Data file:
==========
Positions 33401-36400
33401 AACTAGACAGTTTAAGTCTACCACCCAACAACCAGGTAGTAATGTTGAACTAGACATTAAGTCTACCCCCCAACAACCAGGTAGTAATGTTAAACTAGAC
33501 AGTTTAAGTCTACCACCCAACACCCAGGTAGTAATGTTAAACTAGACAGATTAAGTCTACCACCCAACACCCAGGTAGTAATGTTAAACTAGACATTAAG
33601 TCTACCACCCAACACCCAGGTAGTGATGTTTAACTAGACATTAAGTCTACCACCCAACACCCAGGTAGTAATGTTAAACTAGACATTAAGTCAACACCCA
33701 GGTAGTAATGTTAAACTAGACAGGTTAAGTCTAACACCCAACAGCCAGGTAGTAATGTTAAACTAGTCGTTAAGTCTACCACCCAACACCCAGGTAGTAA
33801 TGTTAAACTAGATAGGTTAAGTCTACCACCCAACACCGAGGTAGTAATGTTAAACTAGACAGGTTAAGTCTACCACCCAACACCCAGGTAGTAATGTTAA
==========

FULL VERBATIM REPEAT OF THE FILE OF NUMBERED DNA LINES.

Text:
Positions 33401-36400
33401 AACTAGACAGTTTAAGTCTACCACCCAACAACCAGGTAGTAATGTTGAACTAGACATTAAGTCTACCCCCCAACAACCAGGTAGTAATGTTAAACTAGAC
33501 AGTTTAAGTCTACCACCCAACACCCAGGTAGTAATGTTAAACTAGACAGATTAAGTCTACCACCCAACACCCAGGTAGTAATGTTAAACTAGACATTAAG
33601 TCTACCACCCAACACCCAGGTAGTGATGTTTAACTAGACATTAAGTCTACCACCCAACACCCAGGTAGTAATGTTAAACTAGACATTAAGTCAACACCCA
33701 GGTAGTAATGTTAAACTAGACAGGTTAAGTCTAACACCCAACAGCCAGGTAGTAATGTTAAACTAGTCGTTAAGTCTACCACCCAACACCCAGGTAGTAA
33801 TGTTAAACTAGATAGGTTAAGTCTACCACCCAACACCGAGGTAGTAATGTTAAACTAGACAGGTTAAGTCTACCACCCAACACCCAGGTAGTAATGTTAA